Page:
The two most salient factors in aging wine are supposedly tannin and acid. Both of these elements of a wine's chemistry protect the wine from oxygen. I've had a lot of Washington wines which typically have good tannin that tasted over the hill after about the 12 year mark. On the contrary, I've had lots of Oregon wines, think lower tannin, higher acid that have aged unbelievably. Given that this wine was from Red Mountain, which is known for it's tannin, not for it's acidity, I really had my doubts.

The 17 year old Merlot was a wildly pleasant surprise. I don't know that I would have picked it out as Merlot blind but for 17 years, the wine showed a lot of freshness. On the first pour, it was a wild color, almost like liquefied brick, and it was seemingly lacking any fruit character whatsoever. Instead the wine showed lots of earth, dust, mushroom and peat character.  But that changed over the next hour or so. The strictly earthy wine went to tart cranberry and Montmorency cherry. The acid on this wine was truly unbelievable given its origins.

Typically older wines tend to drop off after they're opened. The sudden exposure to oxygen doesn't do them any favors and so they go into a quick fade. Not so with this Andrew Will Merlot, it got more interesting. Was this wine better now than it was then? It's highly unlikely as Chris Camarda makes some really nice wines, but it was certainly interesting and worth what little I paid for it to take a look. Another point of note was the alcohol percentage of the wines. It's often the case that red wines from Red Mountain are fairly big, this wine in particular is from perhaps the states most well known vineyard for producing structured, ripe wines, but the abv was 12. something. The acid was present, lively and it really delivered a somehow fresh 17 year old wine.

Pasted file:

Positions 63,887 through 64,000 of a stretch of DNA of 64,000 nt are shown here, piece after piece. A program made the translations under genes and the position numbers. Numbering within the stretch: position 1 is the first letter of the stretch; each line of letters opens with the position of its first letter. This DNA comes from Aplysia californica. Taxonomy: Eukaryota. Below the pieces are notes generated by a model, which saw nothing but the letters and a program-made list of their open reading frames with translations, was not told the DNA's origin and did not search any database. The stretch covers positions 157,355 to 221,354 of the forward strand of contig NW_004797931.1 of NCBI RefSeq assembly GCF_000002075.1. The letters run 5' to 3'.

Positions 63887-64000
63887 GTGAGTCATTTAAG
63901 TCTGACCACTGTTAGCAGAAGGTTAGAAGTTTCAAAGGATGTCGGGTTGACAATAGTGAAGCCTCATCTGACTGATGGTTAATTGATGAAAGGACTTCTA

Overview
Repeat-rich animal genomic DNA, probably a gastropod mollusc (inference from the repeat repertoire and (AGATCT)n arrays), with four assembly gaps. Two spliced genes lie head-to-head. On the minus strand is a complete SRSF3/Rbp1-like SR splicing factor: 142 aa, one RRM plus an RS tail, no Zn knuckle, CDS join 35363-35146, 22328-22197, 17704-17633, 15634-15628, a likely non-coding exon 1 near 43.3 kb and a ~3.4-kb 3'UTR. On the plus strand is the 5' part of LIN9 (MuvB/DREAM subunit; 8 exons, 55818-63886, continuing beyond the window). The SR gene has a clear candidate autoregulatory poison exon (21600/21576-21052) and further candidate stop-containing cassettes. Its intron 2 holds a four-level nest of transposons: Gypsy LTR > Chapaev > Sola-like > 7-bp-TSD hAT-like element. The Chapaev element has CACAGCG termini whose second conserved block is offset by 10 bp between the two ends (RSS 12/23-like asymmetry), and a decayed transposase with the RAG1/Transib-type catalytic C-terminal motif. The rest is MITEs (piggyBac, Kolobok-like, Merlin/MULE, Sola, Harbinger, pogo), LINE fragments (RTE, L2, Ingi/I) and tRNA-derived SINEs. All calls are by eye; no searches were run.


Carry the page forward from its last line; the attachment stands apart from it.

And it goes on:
Perhaps the strangest part of this story, even more than the Craigslist car trunk acquisition was the cork. After about an hour of drinking I picked it up, parts of it has broken off when it was opened. It said "Guido" and had a 206 phone number on it. I started punching the number into my phone and was about to hit send when my friend Sean Sullivan stopped me. "Wait, let me see if that's still his number." It turns out it was Chris's home number and I had nearly dialed him up at 11pm.

I ran into Chris a couple weeks later at an event on Vashon Island. He chuckled at the idea that he still nearly got a late night phone call from one of his older wines. "I used to get a lot of phone calls like that, and they typically started around 10pm." He was excited to hear that the wine was still holding up. I asked what he remembered of the 98s, and he called it a vintage that produced exotic wines, and he'd had one recently. "The vintage didn't get great press and so it was slow to sell at first but eventually people came around to it. I had one the other night and they're still very interesting wines." Guido is his nickname and he's (smartly)gotten away from putting his home number on his wines these days.